17 Sep2006

fish1

Okay, so fried fish doesn’t exactly meet the criteria for diet food. But compared with what I would have likely been eating for lunch before my diet this is an improvement. fish2A market foray yesterday morning yielded a bottle of burong mangga and good looking mustasa or mustard greens…the making of two nice complementary dishes or relishes for a nicely fried fresh fish. So off to the market the cook went to pick up a couple of talakitoks (jacks) and this was our lunch yesterday… On the first platter is a fried talakitok with a side relish of burong mangga and some brown rice. On the second platter, a fried talakitok with a bracing side salad of mustasa greens with a bagoong (shrimp paste) and kalamansi (calamondin) dressing.

A more typical lunch for me might have been a whole small talakitok (say 350-400 grams) fishy3fried and with a sweet and sour sauce. Paired with a cup or two of boiled white rice and perhaps a vegetable with some pork in it. Definitely add a sweet dessert. Instead, I had this pared down meal without the sugar in the sauce, less than half the rice and the more healthy brown variety and just a little bit of burong mangga and the mustasa salad. Just half a pear for dessert. Yum is all I can say. I love the incredibly sharp notes of the salad and of course, the saltiness/sweetness of the pickled mango. Oh, I also had some wickedly spicy chili vinegar as my sawsawan…

 

COMMENTS:

  1. Wilson Cariaga says:

    there was one time I ate too much mustasa salad and my tummy really ached. . . as in soobra, I can’t sleep. . .

    Sep 17, 2006 | 9:00 am

     
  2. noemi says:

    what a yummy lunch!

    Sep 17, 2006 | 9:26 am

     
  3. Naz says:

    MM, looks really good. Nakakagutom tingnan but even without the pics, the way you describe your food is enough to make people salivate. You have a way with words.

    ? Your pickled mango, do they stay crispy.

    tulo laway tuloy ako…sige na nga!

    Sep 17, 2006 | 10:46 am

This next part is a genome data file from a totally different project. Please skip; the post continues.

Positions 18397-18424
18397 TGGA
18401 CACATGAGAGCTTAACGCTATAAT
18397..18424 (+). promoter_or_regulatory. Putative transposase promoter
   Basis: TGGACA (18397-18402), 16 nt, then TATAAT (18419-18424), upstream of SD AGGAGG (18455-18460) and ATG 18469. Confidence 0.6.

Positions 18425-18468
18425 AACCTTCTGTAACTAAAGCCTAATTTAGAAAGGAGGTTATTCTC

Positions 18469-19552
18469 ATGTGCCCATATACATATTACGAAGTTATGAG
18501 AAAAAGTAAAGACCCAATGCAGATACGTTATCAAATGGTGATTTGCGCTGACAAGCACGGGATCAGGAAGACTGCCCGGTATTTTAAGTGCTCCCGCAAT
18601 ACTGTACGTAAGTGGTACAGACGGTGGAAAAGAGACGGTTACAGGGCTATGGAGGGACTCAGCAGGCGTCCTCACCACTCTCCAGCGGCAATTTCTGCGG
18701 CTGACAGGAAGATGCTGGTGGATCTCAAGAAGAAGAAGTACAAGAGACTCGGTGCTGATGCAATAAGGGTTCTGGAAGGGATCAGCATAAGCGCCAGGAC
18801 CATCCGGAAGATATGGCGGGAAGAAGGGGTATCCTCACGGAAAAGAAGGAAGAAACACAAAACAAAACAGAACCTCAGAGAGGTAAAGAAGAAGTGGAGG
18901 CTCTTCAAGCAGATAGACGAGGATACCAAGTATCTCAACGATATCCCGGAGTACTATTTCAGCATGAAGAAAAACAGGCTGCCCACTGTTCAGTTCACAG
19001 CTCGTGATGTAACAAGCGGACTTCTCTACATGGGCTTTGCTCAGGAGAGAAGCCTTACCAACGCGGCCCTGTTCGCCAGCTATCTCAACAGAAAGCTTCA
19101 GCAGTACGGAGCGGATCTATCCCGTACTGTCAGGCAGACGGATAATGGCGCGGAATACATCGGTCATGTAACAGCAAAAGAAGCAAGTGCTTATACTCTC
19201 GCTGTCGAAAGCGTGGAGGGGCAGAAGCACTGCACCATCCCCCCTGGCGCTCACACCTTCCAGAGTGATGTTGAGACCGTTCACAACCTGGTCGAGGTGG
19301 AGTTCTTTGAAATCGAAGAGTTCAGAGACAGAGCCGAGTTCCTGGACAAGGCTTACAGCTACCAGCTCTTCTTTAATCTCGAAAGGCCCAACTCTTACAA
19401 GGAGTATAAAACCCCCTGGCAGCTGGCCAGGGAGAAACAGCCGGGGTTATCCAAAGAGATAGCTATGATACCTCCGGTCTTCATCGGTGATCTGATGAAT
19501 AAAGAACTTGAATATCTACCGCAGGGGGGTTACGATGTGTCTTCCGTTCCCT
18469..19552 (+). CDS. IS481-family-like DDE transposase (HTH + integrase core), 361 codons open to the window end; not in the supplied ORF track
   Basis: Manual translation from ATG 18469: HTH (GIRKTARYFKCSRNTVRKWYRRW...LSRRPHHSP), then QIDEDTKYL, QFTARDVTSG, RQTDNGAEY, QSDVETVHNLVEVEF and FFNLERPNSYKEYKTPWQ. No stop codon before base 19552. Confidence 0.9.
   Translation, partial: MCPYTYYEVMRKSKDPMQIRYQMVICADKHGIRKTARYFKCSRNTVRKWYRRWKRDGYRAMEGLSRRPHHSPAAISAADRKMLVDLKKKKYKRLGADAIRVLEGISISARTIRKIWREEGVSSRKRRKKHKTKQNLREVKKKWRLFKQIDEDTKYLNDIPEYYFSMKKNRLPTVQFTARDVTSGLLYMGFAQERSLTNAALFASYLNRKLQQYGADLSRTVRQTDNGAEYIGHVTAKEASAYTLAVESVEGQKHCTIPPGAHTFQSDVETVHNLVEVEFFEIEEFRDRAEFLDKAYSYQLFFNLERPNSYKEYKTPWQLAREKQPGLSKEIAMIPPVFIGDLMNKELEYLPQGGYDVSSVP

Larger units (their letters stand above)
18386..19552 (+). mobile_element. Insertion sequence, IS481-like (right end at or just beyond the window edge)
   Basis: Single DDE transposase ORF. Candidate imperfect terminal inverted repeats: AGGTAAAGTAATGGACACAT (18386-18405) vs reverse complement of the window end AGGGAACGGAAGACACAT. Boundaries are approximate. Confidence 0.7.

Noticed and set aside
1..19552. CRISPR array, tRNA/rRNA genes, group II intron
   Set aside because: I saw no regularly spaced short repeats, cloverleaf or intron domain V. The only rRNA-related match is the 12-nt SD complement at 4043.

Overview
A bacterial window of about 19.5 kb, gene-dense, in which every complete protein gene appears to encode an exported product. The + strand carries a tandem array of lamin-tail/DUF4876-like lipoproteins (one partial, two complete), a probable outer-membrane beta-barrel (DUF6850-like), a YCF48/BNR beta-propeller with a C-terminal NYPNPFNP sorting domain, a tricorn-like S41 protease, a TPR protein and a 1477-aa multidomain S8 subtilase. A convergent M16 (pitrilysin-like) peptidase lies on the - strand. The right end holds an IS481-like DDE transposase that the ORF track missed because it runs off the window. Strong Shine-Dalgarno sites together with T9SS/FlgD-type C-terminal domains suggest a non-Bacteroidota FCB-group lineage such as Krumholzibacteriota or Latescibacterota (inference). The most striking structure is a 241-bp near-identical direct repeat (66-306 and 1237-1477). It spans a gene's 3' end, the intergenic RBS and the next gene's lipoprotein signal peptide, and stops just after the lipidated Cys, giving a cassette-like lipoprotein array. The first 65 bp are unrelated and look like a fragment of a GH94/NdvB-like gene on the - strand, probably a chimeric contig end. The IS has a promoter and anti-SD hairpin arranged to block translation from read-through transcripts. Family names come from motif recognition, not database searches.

4. lee says:

    i had mustard greens for the first time yesterday morning. I had it at a local vegetarian restaurant, Sian Tian (Burgos St., Bacolod City) This is where I get my fix of non meat surprises. Gluten, tofu, etc.
    Food that imitates meat are good to eat. there’s that rhyme again. grrrr

    Sep 17, 2006 | 10:53 am

     
  5. Marketman says:

    Naz, the pickled mango does get soft or limp, it doesn’t stay crisp. Lee, how about “real meat is hard to beat”…heeheehee.

    Sep 17, 2006 | 6:49 pm

     
  6. mita says:

    ohhh, love that mustard greens salad. I’ve been contemplating making the burong mustasa but never even started…

    Sep 18, 2006 | 4:07 am

     
  7. Ronx says:

    Hello Marketman!

    You make fried fish sound delicious. I usually don’t get too ecstatic with fried fish – I tend to eat it “because it’s there”. Thanks for the ideas – with the proper sidings, fried fish will no longer be bland and boring.

    Burong mustasa, Mita – that’s another good thing! Have you featured that one, MM? I don’t know if our kusinera can still recall the procedure – I vaguely remember it involves fermenting the mustasa leaves in water used in rice washings.

    And finally, a recipe request – have you featured mango chutney, MM? Keep the posts coming along!

    Sep 18, 2006 | 6:11 am

     
  8. Marketman says:

    Ronx, I don’t think I have done a mango chutney, will have to ask my sister for a recipe… I have never made burong mustasa though many readers have mentioned it in the past…

    Sep 18, 2006 | 9:14 pm

     
  9. atwe says:

    i prefer my mustasa dipped in balaw-balaw (balo-balo) — a nasty concoction of fermented rice favored by the Kapampangan and brave souls. my favorite version is fermented with fresh, live (lumulukso) shrimp, but it can also be made with mudfish (dalag). i’m also a great believer in tearing mustard greens rather than chopping them up — try it, they always taste better this way LOL

    Sep 18, 2006 | 11:27 pm

     
  10. connie says:

    I get the asian kind of mustard greens from a Vietnamese store, the mustard greens US groceries offer have bigger leaf and have strong peppery taste, a bit too much if you are making a salad. They are really better off cooked and tastes really good when cooked with bacon or ham.

    The asian variety however is just perfect for mustasa salads, I make mine with balsamic vinegar, cooked shrimp paste and add some sliced tomatoes. The balsamic vinegar gives the salad a sweet taste, and is just perfect for the salty bagoong.

    Atwe, I will eat balo-balo only if it is is sauteed in lots of tomato, almost that it looks like it has a tomatoe sauce in it. Yes, it is good with mustasa, or any steamed/boiled local veggies like ampalaya and talong, and eaten with fried fish or daing na bangus or tinapa. It’s a perfect excuse to eat with your hands. :)

    Sep 19, 2006 | 12:04 pm

     
  11. Zita says:

    Hi MM,

    Did u just add bagoogn and calamansi to the greens?

    Sep 19, 2006 | 6:24 pm

     
 

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